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By Colleen Kochensparger
Delta Tau Delta will host the annual Miss UK/Miss Lexington pageant Friday in the Singletary Center for the Arts.
The pageant will benefit the Chlidren’s Miracle Network and the Makenna Foundation, as well as provide scholarship opportunities to two of the twelve contestants who will go on to compete for the title of Miss Kentucky.
“It’s a preliminary for the Miss Kentucky pageant that will happen in June this year and it’s in the Miss America system, but it’s more of a scholarship system,” said last year’s winner Ramsey Carpenter, a special education/LBD senior.
Contestants can compete for the title of Miss UK if they are current UK students or for Miss Lexington if they are non-students from the Lexington area.
Both Miss UK and Miss Lexington will go on to compete at a state level, said event director Dana Peddicord.
Miss Kentucky will spend the year after winning the crown touring various schools and “promoting mostly self-esteem” and related issues, Peddicord said.
“It’s important for girls who are competing to keep in mind that it’s not just a crown, you basically work as a service to the state,”she said. “It’s kind of a job.”
In order to win the title of Miss Lexington or Miss UK, contestants will take part in a swimsuit round, an evening of private interviews with the judges, a round of onstage questions, an evening gown round and a display of a particular talent, said Thomas Bardenwerper, a finance and marketing sophomore and Delta Tau Delta member.
Bardenwerper is the promoting and marketing director for the event.
“I really like the talent part because some of these girls, when they get on instruments, it’s amazing,” Bardenwerper said.
In order to become a competitor, one must have a specific philanthropic platform.
“I had to write an essay on my platform; mine is prenatal care (and) what we can do to prevent premature births,” said current contestant Hope Zils, a pre-nursing sophomore.
“At this level, everyone’s required to raise a hundred dollars” for the Children’s Miracle Network in order to compete, Zils said.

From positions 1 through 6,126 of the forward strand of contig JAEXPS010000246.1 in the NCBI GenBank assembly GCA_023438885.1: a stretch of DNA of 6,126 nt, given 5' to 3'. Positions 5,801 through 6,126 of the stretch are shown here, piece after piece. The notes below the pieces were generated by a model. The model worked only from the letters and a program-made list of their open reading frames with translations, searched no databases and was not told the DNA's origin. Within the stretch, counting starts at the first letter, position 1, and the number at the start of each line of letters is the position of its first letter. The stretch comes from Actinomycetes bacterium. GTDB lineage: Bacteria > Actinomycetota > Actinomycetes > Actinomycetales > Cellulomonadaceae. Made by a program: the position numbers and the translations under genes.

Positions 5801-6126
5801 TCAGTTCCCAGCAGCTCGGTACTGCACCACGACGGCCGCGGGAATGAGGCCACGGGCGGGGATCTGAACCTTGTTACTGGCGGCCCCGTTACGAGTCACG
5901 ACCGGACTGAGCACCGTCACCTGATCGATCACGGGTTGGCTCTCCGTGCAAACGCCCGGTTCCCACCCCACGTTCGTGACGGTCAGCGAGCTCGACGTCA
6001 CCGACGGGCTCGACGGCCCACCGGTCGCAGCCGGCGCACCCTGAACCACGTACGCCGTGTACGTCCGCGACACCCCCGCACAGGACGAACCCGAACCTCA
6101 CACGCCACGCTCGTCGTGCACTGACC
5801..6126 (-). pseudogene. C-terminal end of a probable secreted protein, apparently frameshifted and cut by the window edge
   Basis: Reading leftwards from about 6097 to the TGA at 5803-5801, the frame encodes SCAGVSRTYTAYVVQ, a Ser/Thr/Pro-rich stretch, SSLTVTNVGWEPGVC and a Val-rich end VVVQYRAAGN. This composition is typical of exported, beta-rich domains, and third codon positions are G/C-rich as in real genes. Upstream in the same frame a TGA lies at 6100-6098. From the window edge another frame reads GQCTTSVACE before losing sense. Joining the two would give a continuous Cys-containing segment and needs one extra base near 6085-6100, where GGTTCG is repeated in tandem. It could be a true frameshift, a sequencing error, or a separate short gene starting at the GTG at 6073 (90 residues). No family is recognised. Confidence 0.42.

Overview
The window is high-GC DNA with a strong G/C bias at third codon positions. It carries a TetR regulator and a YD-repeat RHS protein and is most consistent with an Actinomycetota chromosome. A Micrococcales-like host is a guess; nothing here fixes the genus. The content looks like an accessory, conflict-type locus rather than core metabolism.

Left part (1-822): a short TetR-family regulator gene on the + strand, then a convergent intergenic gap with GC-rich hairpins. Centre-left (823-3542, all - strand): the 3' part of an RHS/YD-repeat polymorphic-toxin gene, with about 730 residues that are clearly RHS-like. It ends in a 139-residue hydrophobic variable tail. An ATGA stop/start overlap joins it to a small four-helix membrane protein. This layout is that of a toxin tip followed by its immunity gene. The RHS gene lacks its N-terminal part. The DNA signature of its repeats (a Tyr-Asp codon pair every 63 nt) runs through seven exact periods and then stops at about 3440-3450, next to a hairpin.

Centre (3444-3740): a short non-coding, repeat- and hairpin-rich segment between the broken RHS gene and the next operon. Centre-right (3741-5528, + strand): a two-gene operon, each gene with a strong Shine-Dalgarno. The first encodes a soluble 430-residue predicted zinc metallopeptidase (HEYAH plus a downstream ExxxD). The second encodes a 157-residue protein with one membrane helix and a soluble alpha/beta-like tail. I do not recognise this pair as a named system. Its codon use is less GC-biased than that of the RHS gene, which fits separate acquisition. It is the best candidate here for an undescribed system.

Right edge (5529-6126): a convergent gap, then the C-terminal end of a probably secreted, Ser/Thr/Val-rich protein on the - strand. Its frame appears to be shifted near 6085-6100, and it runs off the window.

The required donation is increased for all Miss Kentucky competitors to compete, and again at the national level.
The Miss America pageant system “joins forces with the Children’s Miracle Network on a national level” to raise money and awareness for the charity, Peddicord said.
This particular level of the pageant will also be raising money for Delta Tau Delta’s philanthropy, the Makenna Foundation, which is also of the Children’s Miracle Network.
“We have a couple of sponsors — Miss Priss, ecampus, Kennedy’s, Cane’s, Whitaker Bank, and a few others — that are getting spots in the program and a shout out from the emcees,” Bardenwerper said.
The sponsors helped pay for flyers and other aspects of hosting the pageant, so all ticket sales will directly benefit the Makenna Foundation, Bardenwerper said.
“The Children’s Miracle Network is important because it’s hospitals spread out across the nation for kids who are going through a really tough time medically; there’s actually one on UK’s campus,” Carpenter said.
The contestants visit children in hospitals during pageant week to cheer them up and provide support.
Despite all the fundraising, tough questions and “dreaded swimsuit round,” the pageant is far more rewarding than it is stressful, Carpenter said.
“It’s kind of stressful but, honestly, not so much that it isn’t fun,” Carpenter said. “It’s not just based on your looks, it’s your personality and your platform.”
“The best part of each event is the talent; each girl has the opportunity to showcase a talent or craft, something they’ve really honed and worked on, there’s lots out there but you usually see singing, dancing, girls playing piano,” Peddicord said. “It’s a way to see who these girls really are.”